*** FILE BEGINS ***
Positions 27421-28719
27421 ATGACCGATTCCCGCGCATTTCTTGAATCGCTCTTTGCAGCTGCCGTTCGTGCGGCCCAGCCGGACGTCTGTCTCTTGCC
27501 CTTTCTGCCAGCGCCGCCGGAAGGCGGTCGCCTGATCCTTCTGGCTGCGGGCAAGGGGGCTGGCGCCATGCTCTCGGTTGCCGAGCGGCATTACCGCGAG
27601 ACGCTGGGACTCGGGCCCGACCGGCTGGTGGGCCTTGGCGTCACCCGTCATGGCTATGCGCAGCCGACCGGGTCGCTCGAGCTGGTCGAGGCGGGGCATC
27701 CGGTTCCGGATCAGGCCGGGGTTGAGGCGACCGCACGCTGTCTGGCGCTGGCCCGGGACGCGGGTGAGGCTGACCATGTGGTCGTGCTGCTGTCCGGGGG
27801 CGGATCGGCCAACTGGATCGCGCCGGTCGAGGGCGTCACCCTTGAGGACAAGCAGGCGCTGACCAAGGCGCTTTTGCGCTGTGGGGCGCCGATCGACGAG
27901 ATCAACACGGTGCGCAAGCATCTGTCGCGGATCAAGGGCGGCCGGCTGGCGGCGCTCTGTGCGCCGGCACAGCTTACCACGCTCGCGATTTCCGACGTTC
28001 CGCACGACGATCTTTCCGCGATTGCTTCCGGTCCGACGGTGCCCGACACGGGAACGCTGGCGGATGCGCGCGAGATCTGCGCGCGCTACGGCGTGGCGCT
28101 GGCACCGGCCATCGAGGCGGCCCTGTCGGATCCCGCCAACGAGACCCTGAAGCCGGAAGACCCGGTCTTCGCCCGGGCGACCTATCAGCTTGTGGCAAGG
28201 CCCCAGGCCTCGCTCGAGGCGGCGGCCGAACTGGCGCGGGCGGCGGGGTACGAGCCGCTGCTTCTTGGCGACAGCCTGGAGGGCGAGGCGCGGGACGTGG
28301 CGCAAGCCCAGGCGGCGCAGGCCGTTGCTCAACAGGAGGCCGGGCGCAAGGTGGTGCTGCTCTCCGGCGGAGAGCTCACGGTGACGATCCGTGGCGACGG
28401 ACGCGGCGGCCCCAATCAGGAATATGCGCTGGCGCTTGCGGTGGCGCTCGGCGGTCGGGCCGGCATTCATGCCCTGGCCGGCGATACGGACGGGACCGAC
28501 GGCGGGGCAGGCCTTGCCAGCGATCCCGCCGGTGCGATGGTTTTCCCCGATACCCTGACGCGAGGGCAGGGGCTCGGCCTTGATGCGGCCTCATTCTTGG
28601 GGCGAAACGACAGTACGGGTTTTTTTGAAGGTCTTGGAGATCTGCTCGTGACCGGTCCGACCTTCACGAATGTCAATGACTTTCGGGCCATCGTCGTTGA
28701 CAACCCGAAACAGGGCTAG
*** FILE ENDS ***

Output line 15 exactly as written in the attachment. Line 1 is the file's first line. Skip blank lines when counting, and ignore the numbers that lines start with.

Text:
28701 CAACCCGAAACAGGGCTAG